Dr. Ramer may determine that you need a tooth extraction for any number of reasons. Teeth may need to be extracted because they are severely decayed, have advanced periodontal disease, are broken in a way that they cannot be repaired or are causing significant problems with the patient’s ability to eat comfortably.
The removal of a single tooth can lead to problems related to your chewing ability, problems with your jaw joint, and shifting teeth, which can have a major impact on your dental health.
To avoid these complications, in most cases, Dr. Ramer and Dr. Merino will discuss alternatives to extractions as well replacement of the extracted tooth.
Home care instructions following extractions
After any extraction, some small amount of bleeding may occur. Normally placing a small piece of dry gauze which can be folded to make it thicker and placed over the area while appying biting pressure will control the situation. This gauze should changed every 10-15 minutes and if bleeding persists, please call our office immediately.
In order for the extraction socket to heal properly, a small blot clot forms in the extraction site. It is important not to interupt this process and therefor the following instructions must be followed.
- Avoid rinsing, spitting or using a straw for 24 hours after the extraction.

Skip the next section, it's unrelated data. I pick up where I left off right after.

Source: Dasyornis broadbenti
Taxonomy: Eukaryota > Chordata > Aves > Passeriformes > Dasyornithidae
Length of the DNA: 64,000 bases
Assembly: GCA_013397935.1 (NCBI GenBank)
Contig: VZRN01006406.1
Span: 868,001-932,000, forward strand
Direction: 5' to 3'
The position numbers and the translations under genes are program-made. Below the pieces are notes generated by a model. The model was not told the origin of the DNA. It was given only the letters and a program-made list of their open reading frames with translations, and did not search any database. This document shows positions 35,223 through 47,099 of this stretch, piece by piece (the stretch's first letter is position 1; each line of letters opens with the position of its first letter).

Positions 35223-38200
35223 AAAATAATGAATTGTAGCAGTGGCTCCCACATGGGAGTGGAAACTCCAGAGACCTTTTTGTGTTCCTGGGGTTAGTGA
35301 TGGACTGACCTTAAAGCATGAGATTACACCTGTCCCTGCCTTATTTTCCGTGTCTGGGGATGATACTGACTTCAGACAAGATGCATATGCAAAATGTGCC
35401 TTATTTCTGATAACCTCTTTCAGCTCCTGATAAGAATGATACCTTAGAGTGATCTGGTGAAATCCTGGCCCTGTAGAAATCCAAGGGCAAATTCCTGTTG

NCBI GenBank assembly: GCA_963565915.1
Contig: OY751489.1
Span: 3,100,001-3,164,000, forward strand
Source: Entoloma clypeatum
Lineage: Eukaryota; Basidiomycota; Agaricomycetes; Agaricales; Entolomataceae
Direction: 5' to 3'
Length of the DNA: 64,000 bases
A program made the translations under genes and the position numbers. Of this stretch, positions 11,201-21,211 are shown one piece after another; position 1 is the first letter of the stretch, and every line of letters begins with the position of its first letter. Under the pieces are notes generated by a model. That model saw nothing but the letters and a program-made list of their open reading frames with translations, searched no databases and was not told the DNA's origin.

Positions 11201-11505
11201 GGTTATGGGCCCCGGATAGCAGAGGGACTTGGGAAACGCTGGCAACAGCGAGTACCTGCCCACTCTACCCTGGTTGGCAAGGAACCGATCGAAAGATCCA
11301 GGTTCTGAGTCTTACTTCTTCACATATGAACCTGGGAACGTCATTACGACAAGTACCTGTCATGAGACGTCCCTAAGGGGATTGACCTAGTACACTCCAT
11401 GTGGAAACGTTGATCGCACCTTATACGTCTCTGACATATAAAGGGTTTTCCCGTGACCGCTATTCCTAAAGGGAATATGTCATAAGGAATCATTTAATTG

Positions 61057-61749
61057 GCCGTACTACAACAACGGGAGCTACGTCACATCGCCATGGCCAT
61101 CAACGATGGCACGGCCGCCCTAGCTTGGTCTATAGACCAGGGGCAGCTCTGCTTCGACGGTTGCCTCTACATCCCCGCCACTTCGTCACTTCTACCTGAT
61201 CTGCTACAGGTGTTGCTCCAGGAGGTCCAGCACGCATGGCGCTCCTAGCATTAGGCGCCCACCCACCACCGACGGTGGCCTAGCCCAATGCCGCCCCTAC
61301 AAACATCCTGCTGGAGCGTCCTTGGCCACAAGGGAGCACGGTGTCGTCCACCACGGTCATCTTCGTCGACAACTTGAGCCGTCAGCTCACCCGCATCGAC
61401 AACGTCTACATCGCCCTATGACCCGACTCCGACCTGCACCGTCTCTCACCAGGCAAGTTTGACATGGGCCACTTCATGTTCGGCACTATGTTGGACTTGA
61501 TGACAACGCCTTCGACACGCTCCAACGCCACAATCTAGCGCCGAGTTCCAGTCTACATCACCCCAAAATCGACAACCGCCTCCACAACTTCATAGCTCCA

- Avoid smoking or any alcoholic beverages for the first 24 hours.
If swelling occurs you can place ice on your face for 10 minutes and off for 20 minutes. Repeat this cycle as you feel necessary for up to 24 hours.
Pain and Medications
If you experience pain you may use a non-prescription pain relief medications such as acetaminophen or ibuprofen. Please refrain from using aspirin products as they are blood thinners and will delay the healing process.
For most extractions just make sure you do your chewing away from the extraction site. Stay away from very cold or very hot liquids and alcoholic beverages for 24 hours.
Brushing and Cleaning
After the extraction avoid brushing the teeth near the extraction site for one day at which point you can resume gentle cleaning. Beginning 24 hours after the extraction, you can rinse with warm salt water (1/2 teaspoon of salt in a cup of warm water) after meals and before bed.
Dry sockets occur when a blood clot fails to form in the socket where the tooth has been extracted or the clot has been dislodged and the healing is significantly delayed.
Following the post extraction instructions will reduce the chances of developing a dry socket. Dry sockets manifest themselves as a dull throbbing pain, which doesn’t appear until three or four days after the extraction. The pain can be moderate to severe and radiate from the extraction area. A dry socket may also cause bad breath and/or a bad taste in the mouth.
Please call our office at any time with any questions or concerns you may have.